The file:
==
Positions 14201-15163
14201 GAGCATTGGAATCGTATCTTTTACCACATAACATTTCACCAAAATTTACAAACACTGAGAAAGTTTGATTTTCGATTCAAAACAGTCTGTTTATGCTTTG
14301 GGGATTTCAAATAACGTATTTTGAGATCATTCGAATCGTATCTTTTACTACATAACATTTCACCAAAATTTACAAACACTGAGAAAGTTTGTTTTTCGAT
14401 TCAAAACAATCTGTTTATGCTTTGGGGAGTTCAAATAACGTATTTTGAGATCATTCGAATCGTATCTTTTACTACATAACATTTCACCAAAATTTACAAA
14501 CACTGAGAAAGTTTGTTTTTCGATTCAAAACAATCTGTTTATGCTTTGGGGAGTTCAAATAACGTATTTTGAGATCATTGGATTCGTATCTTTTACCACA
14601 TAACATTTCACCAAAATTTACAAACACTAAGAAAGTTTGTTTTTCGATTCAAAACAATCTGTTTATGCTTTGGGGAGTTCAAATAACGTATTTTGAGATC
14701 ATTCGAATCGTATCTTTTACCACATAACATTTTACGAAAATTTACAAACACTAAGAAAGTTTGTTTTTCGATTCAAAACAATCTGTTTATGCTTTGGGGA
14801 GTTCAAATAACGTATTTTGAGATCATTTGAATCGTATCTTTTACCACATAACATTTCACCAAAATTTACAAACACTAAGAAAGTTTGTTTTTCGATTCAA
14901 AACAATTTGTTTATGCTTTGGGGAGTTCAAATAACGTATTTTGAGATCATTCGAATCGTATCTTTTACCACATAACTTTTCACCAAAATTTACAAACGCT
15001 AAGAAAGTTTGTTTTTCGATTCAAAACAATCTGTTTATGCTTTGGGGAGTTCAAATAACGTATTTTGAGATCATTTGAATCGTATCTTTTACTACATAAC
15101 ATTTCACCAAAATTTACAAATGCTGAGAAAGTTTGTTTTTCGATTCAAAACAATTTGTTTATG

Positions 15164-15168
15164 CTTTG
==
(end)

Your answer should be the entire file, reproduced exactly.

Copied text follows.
Positions 14201-15163
14201 GAGCATTGGAATCGTATCTTTTACCACATAACATTTCACCAAAATTTACAAACACTGAGAAAGTTTGATTTTCGATTCAAAACAGTCTGTTTATGCTTTG
14301 GGGATTTCAAATAACGTATTTTGAGATCATTCGAATCGTATCTTTTACTACATAACATTTCACCAAAATTTACAAACACTGAGAAAGTTTGTTTTTCGAT
14401 TCAAAACAATCTGTTTATGCTTTGGGGAGTTCAAATAACGTATTTTGAGATCATTCGAATCGTATCTTTTACTACATAACATTTCACCAAAATTTACAAA
14501 CACTGAGAAAGTTTGTTTTTCGATTCAAAACAATCTGTTTATGCTTTGGGGAGTTCAAATAACGTATTTTGAGATCATTGGATTCGTATCTTTTACCACA
14601 TAACATTTCACCAAAATTTACAAACACTAAGAAAGTTTGTTTTTCGATTCAAAACAATCTGTTTATGCTTTGGGGAGTTCAAATAACGTATTTTGAGATC
14701 ATTCGAATCGTATCTTTTACCACATAACATTTTACGAAAATTTACAAACACTAAGAAAGTTTGTTTTTCGATTCAAAACAATCTGTTTATGCTTTGGGGA
14801 GTTCAAATAACGTATTTTGAGATCATTTGAATCGTATCTTTTACCACATAACATTTCACCAAAATTTACAAACACTAAGAAAGTTTGTTTTTCGATTCAA
14901 AACAATTTGTTTATGCTTTGGGGAGTTCAAATAACGTATTTTGAGATCATTCGAATCGTATCTTTTACCACATAACTTTTCACCAAAATTTACAAACGCT
15001 AAGAAAGTTTGTTTTTCGATTCAAAACAATCTGTTTATGCTTTGGGGAGTTCAAATAACGTATTTTGAGATCATTTGAATCGTATCTTTTACTACATAAC
15101 ATTTCACCAAAATTTACAAATGCTGAGAAAGTTTGTTTTTCGATTCAAAACAATTTGTTTATG

Positions 15164-15168
15164 CTTTG